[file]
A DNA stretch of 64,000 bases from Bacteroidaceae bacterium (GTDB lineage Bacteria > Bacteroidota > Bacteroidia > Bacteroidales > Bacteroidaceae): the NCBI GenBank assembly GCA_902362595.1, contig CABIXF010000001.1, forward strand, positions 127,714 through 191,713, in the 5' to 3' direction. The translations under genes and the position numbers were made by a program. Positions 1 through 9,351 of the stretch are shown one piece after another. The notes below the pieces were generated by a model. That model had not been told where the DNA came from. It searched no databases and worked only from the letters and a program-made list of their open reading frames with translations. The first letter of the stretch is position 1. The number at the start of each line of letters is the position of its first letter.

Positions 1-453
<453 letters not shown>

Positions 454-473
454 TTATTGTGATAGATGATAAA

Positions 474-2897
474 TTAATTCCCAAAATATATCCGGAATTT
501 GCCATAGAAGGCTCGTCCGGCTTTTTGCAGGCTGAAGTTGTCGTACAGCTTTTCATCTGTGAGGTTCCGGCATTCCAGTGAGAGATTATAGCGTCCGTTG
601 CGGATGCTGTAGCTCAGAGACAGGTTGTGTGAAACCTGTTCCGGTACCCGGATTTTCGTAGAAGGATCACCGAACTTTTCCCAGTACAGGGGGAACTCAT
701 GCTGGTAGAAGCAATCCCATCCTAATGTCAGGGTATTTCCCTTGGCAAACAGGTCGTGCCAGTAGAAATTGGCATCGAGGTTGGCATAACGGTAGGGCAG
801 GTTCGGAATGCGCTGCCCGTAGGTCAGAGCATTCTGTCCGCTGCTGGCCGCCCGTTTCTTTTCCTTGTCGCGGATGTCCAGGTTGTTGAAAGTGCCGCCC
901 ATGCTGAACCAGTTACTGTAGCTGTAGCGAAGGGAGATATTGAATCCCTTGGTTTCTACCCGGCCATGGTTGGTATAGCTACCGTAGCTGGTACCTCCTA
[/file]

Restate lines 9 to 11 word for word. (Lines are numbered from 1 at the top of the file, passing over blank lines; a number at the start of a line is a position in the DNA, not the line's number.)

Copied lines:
601 CGGATGCTGTAGCTCAGAGACAGGTTGTGTGAAACCTGTTCCGGTACCCGGATTTTCGTAGAAGGATCACCGAACTTTTCCCAGTACAGGGGGAACTCAT
701 GCTGGTAGAAGCAATCCCATCCTAATGTCAGGGTATTTCCCTTGGCAAACAGGTCGTGCCAGTAGAAATTGGCATCGAGGTTGGCATAACGGTAGGGCAG
801 GTTCGGAATGCGCTGCCCGTAGGTCAGAGCATTCTGTCCGCTGCTGGCCGCCCGTTTCTTTTCCTTGTCGCGGATGTCCAGGTTGTTGAAAGTGCCGCCC